WARNING: This article deals with suicide and may be upsetting.

The coroner who oversaw the inquest into the death of Nicky Stevens - who took his own life while in the care of a mental healthcare facility - has been heavily criticised by the Waikato DHB's lawyer for his conduct, including claiming he communicated privately with the dead 21-year-old's family.

But Nicky's family, which has today released a copy of the letter from solicitor Paul White on the Waikato DHB's behalf to the Solicitor General where he asks for a new inquiry led by a different coroner, has strongly rejected claims there were "severe process irregularities" and believes the process was impartial and robust.

In the letter dated January 23, 2019, White says he is also complaining to the Judicial Conduct Commissioner about Coroner Wallace Bain's conduct during the inquest.


White raises concerns about the "numerous procedural irregularities" that he believes were not addressed by Bain prior to him releasing his final findings.

"Rather, he has cursorily dismissed fundamental legal principles that provide for fair processes, and issued findings that seemingly accord with his predetermined view that is not supported by evidence", the letter claims.

It also criticised the coroner's decision to dismiss the views of a key expert instead of calling on him as a witness, which was "to the DHB's detriment".

White also claims the coroner had been communicating with Nicky's family on more than simple procedural issues, giving a "strong impression that this inquiry has not taken place in an impartial way".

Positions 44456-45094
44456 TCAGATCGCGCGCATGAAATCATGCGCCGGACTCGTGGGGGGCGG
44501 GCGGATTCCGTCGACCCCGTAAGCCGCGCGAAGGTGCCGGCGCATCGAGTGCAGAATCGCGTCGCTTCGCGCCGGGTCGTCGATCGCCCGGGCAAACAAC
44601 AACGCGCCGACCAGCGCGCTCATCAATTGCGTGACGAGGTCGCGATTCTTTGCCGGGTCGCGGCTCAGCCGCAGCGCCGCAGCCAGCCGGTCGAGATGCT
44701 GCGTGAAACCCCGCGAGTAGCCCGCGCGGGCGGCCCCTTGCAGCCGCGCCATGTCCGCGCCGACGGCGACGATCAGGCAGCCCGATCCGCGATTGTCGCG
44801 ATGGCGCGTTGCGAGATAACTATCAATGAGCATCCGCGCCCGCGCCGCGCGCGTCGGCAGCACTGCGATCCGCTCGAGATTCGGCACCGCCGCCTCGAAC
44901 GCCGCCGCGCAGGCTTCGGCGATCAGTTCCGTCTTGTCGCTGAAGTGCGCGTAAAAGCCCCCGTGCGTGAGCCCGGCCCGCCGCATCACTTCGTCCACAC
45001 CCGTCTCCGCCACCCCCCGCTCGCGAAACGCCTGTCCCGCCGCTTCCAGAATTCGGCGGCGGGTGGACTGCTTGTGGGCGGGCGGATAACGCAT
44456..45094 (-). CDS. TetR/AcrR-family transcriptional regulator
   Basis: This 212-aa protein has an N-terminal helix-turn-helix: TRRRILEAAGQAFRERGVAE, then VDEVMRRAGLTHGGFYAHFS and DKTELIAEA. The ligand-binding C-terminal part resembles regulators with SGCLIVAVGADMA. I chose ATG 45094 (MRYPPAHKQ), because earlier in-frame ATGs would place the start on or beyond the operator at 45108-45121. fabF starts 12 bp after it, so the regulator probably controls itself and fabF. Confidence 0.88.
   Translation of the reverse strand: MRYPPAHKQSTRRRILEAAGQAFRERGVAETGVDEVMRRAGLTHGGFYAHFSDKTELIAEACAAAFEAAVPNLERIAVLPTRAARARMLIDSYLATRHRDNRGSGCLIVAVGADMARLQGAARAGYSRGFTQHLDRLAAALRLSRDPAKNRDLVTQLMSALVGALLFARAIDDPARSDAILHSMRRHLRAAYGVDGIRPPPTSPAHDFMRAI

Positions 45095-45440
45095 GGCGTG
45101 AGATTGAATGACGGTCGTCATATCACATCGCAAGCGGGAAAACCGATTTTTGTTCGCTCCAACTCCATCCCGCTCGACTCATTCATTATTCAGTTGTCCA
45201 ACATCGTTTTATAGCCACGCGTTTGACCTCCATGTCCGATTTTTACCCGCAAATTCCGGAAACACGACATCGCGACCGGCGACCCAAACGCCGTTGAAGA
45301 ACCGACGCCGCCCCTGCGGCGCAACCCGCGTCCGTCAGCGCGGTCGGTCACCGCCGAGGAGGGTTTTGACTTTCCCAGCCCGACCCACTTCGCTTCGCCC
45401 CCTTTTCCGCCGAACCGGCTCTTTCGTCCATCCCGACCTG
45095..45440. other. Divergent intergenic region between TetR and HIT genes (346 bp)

In February, Nicky's family alleges they were blindsided when they received a letter from Crown Law in February that there had been a request for a new coroner.

Nicky's mother Jane Stevens said herself, husband Dave Macpherson and son Tony Macpherson-Stevens were "appalled at the DHB's aggressive attack on the coroner and the Inquest findings".

Stevens said there was no truth in the accusations, as the coroner had not had any private contact with them.

"The DHB's behaviour in this whole affair has been reprehensible, to say the least. It has devastated our family and significantly delayed our ability to find closure and have a chance to move on with our lives," she said.


"They don't like the fact that the coroner has run a very fair process and has come out with an answer that doesn't show them in a good light, so now they are using taxpayer-funded legal bullying to try to change the rules after the event to get a different outcome."

"Bain acted like a stone god at the coronial inquest. I'm not sure how you could accuse him of his conduct being questionable."

Nicky disappeared from the Henry Rongomau Bennett Centre at Waikato Hospital on March 9, 2015, after he was allowed out on unescorted leave against the express direction of his parents.

Three years after his death a coronial inquest was held in June 2018 and Coroner Wallace Bain ruled in December the 21-year-old took his own life "in the precise manner and place he previously said he would" and that Nicky's death was "avoidable".

He also said the young man's care fell "well short of what he and his parents would have expected".

Nicky's family is now seeking advice from its lawyers before putting in its own submission strongly disagreeing with the Waikato DHB.

The Herald has approached the Waikato DHB comment. Coroner Bain was unable to comment.